Threats come in many forms. Some occur naturally from weather events. Some occur maliciously through technological manipulations. Some occur violently with traditional weaponry or weaponized materials. Some threats combine two or more of these and other threats. The preparedness community is tasked with identifying potential threats in order to mitigate or thwart the devastating consequences should a threat manifest in disaster.
The 21st century is proving to be a period of rapid change, with technological advances being both beneficial and detrimental to disaster mitigation efforts. For example, social media disseminates valuable real-time information for disaster response as well as false information to change public opinion or hinder response. Social media has even become a tool to support hybrid warfare. The only way to effectively combat hybrid threats is through interagency relationships and collaboration.
Such relationships ensure development of procedures and processes that promote dialogue and problem-solve for threats and concerns that affect disparate communities. Healthcare supply chain management is one example where interjurisdictional collaboration is critical. Building codes and benchmarks facilitate the development of strategies and materials to fortify structures and minimize risk to persons and property. Technology provides tools to enhance crisis management through surveillance, connectivity, and situational awareness technologies.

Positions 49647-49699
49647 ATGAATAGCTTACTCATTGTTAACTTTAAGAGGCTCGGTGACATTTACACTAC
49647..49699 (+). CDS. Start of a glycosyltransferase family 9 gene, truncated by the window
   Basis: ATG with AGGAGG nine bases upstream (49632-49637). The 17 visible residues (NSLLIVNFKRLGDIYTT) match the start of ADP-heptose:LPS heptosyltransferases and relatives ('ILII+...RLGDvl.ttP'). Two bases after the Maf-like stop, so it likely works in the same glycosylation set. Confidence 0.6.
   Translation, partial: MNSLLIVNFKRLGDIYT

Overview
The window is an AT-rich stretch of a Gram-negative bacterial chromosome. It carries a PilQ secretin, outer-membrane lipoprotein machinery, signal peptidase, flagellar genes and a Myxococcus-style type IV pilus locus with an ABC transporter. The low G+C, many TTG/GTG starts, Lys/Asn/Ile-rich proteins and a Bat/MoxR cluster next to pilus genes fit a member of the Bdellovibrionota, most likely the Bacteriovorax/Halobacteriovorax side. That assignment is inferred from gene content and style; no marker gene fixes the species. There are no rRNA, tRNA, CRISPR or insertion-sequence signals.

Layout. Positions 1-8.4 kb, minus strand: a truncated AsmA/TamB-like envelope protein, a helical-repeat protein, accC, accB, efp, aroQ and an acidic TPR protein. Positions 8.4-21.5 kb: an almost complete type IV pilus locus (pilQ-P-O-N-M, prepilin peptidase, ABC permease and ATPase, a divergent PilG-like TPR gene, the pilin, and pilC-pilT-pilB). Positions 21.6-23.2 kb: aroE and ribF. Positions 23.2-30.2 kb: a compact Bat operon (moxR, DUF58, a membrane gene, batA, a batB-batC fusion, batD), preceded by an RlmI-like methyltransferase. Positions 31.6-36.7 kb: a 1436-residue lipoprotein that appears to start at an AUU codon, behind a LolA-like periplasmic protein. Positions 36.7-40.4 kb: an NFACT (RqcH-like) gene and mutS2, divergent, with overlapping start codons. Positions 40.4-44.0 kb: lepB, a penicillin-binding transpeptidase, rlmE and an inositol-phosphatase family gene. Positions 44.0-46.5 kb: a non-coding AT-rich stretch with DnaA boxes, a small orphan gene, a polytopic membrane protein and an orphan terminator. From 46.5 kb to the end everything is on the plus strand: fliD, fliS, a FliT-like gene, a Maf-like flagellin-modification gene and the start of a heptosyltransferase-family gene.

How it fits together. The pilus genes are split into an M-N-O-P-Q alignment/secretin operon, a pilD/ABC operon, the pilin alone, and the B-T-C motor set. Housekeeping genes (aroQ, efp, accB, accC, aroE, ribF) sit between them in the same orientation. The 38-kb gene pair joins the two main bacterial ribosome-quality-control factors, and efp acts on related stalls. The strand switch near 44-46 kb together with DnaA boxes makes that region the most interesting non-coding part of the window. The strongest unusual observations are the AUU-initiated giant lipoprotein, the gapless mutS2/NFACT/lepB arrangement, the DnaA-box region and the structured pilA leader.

Of course, the community’s part in threat detection and mitigation cannot be understated. Threat management involves engaging the community with effective messaging, providing stakeholders with the right tools, and ensuring an appropriate level of engagement from the public. Avoiding the societal response extremes of anxiety and apathy can help to build a strong threat detection, mitigation, and response base upon which planning, communication, technology, and crisis management can thrive.
Catherine L. Feinman
Catherine L. Feinman, M.A., joined Domestic Preparedness in January 2010. She has more than 30 years of publishing experience and currently serves as editor of the Domestic Preparedness Journal, DomesticPreparedness.com, and the DPJ Weekly Brief, and works with writers and other contributors to build and create new content that is relevant to the emergency preparedness, response, and recovery communities. She received a bachelor’s degree in international business from the University of Maryland, College Park, and a master’s degree in emergency and disaster management from American Military University.